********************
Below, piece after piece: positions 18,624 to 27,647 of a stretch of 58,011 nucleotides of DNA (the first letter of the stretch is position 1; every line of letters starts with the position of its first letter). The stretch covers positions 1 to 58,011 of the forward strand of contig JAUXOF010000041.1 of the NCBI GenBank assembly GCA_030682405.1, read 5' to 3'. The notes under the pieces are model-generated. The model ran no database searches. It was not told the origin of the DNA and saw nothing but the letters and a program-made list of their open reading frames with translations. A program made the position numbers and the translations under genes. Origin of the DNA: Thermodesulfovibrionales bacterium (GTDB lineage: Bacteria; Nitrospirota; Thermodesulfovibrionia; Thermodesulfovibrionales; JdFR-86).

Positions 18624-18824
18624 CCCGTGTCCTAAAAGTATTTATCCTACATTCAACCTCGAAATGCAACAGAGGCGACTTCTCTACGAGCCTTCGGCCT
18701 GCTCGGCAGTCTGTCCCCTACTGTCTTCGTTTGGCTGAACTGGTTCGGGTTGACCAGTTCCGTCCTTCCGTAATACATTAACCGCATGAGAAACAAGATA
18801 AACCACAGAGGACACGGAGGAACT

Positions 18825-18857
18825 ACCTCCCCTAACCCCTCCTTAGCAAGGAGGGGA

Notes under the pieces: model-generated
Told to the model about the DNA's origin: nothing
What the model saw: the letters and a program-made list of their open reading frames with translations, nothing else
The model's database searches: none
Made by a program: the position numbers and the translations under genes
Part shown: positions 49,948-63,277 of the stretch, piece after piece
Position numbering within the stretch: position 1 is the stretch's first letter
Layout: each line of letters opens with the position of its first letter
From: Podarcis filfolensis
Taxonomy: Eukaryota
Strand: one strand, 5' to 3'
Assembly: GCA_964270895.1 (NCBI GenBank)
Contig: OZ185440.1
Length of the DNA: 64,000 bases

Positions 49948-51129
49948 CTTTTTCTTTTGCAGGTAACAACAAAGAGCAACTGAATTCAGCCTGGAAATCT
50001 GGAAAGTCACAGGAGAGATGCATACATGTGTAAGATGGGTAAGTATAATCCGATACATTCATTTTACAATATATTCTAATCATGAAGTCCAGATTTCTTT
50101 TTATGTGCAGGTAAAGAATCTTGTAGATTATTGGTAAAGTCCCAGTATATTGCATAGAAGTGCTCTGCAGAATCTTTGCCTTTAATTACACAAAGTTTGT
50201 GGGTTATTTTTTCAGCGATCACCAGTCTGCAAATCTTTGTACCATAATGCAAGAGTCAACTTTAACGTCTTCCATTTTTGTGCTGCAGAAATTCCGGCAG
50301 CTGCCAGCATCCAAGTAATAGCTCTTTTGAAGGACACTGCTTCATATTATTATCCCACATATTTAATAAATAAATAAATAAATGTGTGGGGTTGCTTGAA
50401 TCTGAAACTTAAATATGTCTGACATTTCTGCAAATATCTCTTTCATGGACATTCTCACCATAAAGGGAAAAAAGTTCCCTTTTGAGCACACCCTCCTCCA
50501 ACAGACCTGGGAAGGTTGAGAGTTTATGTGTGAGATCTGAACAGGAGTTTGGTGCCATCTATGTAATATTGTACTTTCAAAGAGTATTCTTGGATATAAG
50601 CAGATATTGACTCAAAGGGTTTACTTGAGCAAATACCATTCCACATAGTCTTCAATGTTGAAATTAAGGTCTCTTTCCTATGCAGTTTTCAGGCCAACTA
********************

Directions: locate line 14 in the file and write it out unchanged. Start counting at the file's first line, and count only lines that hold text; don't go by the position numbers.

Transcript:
Position numbering within the stretch: position 1 is the stretch's first letter